8. September 2013

Akka from Kebnekaise

A wonderful journey through Sweden. Great weather conditions. Kebnekaise, Sweden’s highest mountain called. A story both with pictures and with words.

Formerly, I knew the word Kebnekaise only from Nils Holgersson, a Swedish book about a boy who is shrunk to small size as a punishment for mischief and travels through Sweden together with wild geese led by Akka from Kebnekaise.

Kebnekaise is located close to Kiruna. Both the city and the mountain are around 150 kilometers north of the polar circle which together with other factors make climate and vegetation much different from what I am used to in the Alps. A friend with whom I travelled in through the mountain landscape (called fjällen) in Sweden, Finland, and Norway recommended me to hike to Kebnekaise but unfortunately had to part earlier in Kiruna.

My party having left, I checked the weather forecast and was delighted to have excellent weather predicted for the next day. It paid off that I had not booked my return ticket in advance. This way, I could buy my return ticket according to the weather forecast. Under such friendly conditions, the trip from Kiruna to Kebnekaise and back to Kiruna can be done by trained hikers in three days: one day to get to the base of the mountain, the other day to get up and down the mountain, and the last day to return to Kiruna.

The nearest bus stop to Kebnekaise is Nikkaluokta, which is still 19 km away from the base of the mountain. I was quite happy about that distance as it promised to scare a lot of people away from making the same trip. A shuttle service by boat on a lake along the path could have shortened the walk in the rain by a couple of kilometers but would also have had a significant impact on my wallet and to some extent also my pride.

Let’s say a few more words about the weather, which indeed plays an important role. I saw a bridge which was impassable due to rainfall in the previous day. However, the very same bridge was passable less than two days later.

While a nearby suspension bridge helped me out in this case, it should soon become clear that water can easily become one of the main obstacles in this landscape. Exactly as my friend told me. Water was everywhere. The upside of this is that it makes it superfluous to carry large amounts of water as there is free refill all along the way.

Arriving in the evening at Kebnekaise fjällstation, I figured quickly that I had been totally wrong to assume to meet not too many other people. The mountain station itself was crammed full. The downside was that the guided tour, which leads over the eastern flank up Kebnekaise, was fully booked. The tour required STF membership and I would have needed to arrive sooner that day anyway in order to sign up. On the other hand, the truckloads of people guarantee traffic on the western path up the mountain. This was crucial, as I would have had to give up my ambitions if there was no one else to join. Quite tired after 19 km, I set up my tent such that the sun woke me next morning. Well, I also set my alarm clock, hell, we’re in the 21th century.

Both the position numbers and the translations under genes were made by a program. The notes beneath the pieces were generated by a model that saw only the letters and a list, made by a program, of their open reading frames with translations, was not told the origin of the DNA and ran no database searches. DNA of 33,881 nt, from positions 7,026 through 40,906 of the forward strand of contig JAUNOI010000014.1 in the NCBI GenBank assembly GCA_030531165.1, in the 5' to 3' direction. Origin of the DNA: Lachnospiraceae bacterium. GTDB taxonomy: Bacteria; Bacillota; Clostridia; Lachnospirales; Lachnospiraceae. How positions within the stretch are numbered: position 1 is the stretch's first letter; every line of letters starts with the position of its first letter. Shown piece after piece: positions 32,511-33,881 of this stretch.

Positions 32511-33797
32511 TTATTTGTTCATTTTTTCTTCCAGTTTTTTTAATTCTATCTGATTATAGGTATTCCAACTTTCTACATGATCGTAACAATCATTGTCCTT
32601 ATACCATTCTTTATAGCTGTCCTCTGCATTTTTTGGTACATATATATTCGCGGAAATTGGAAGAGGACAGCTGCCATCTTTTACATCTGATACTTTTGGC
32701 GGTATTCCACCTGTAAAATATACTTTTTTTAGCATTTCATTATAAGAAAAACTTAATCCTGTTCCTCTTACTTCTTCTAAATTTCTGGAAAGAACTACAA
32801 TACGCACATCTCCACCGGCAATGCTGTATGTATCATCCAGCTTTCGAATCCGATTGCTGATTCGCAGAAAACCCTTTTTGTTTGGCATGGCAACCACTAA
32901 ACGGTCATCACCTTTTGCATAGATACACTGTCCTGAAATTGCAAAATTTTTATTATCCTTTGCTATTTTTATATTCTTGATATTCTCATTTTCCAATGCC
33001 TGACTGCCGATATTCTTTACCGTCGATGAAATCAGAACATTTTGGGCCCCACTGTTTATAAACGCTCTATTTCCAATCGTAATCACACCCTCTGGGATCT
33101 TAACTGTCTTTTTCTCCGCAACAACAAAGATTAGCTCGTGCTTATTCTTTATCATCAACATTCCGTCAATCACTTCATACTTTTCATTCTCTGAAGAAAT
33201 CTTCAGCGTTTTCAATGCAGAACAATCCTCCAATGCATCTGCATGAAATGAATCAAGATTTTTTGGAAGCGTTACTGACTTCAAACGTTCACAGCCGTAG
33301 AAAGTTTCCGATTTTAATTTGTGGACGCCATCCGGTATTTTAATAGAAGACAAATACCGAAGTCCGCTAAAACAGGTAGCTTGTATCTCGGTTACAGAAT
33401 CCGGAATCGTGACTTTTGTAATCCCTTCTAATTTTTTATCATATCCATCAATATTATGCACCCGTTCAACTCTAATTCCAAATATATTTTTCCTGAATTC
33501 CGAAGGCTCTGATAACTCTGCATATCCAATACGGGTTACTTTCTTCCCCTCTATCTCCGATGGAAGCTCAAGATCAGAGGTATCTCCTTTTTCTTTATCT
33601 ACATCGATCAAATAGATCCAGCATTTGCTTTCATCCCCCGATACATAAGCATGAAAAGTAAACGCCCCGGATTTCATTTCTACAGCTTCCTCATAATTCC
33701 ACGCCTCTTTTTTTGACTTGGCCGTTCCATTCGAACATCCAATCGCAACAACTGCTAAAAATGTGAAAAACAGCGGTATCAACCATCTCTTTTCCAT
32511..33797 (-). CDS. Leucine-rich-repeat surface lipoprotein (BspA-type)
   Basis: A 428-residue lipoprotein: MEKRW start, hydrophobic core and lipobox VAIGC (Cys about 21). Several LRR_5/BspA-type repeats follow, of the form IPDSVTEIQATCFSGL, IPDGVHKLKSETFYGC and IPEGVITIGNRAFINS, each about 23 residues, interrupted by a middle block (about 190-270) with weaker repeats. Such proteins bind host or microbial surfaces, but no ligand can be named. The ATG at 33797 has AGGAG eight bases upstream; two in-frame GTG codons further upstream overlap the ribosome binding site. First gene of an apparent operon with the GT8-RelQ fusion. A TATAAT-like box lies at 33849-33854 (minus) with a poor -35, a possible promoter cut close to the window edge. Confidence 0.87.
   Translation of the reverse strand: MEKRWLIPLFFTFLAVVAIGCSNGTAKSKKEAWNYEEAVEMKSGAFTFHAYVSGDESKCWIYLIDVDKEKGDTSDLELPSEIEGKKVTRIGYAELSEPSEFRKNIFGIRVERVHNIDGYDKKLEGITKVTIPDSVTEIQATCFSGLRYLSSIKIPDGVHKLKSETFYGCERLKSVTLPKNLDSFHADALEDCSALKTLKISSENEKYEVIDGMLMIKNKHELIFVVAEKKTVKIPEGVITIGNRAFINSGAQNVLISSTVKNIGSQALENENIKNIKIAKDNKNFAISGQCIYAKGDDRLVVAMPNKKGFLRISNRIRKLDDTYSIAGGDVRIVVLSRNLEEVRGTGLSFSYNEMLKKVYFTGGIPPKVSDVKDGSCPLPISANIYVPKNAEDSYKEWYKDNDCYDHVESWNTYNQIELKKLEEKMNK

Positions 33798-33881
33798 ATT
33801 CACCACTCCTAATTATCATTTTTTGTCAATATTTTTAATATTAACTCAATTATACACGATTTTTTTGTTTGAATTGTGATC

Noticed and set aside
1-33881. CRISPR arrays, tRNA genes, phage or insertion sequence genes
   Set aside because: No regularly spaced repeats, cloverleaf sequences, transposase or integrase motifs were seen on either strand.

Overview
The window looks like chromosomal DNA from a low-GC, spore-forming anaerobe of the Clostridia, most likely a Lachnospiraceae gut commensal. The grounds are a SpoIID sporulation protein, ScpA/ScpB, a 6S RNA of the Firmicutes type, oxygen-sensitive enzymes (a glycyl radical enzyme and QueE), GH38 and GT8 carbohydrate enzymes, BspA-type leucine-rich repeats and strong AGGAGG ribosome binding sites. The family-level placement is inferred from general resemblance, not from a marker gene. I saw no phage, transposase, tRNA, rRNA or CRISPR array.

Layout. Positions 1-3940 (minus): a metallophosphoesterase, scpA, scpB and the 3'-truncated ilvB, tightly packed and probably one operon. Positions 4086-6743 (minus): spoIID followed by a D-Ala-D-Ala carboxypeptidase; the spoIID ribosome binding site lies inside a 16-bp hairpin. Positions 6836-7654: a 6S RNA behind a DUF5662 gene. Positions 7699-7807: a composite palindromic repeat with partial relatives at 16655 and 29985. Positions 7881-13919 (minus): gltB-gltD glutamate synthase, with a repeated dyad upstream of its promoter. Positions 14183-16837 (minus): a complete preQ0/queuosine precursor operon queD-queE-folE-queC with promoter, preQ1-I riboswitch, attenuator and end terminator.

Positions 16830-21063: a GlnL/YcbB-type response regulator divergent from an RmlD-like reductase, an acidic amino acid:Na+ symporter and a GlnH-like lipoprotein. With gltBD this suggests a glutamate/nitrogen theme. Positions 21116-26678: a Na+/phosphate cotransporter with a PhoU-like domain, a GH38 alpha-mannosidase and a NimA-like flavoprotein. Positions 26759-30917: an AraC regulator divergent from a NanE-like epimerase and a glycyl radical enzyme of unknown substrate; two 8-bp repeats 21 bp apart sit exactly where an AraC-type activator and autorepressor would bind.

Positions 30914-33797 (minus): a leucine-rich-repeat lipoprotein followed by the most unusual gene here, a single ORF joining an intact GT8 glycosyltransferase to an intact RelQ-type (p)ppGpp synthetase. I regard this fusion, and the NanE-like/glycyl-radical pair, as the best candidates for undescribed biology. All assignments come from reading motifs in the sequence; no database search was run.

In the end, it was the sun that woke me up. The weather forecast was right: not a single cloud on the sky. This was one of the most impressive panoramas I have ever witnessed. Note that I had not even started to climb the mountain. These are the moments when you wonder how you earned to be so lucky.

However, I quickly ran into the first obstacle – water. This time no bridge in sight, so with some balancing and by taking off my shoes, I overcame this obstacle. I was glad that I brought a waterproof bag for storing some extra clothes.

The path continued along small waters in a trough up the mountain. The path was occasionally difficult to follow because of run-down marks but a good map, good sight, and other people helped a lot. A pocket compass was also useful to occasionally calibrate one’s own compass’ readings in case fog was about to show up. The panorama was fantastic, especially because one could see very far in almost every direction.

The clouds came and reached the southern summit before I did. Crampons are highly recommended on the last few meters up to the snow top and keeping orientation on the top is absolutely necessary. Despite the clouds, a few KTH students (small world) and I were lucky again to get one of the legendary glimpses on the summit. A panoramic view like Akka from Kebnekaise had it.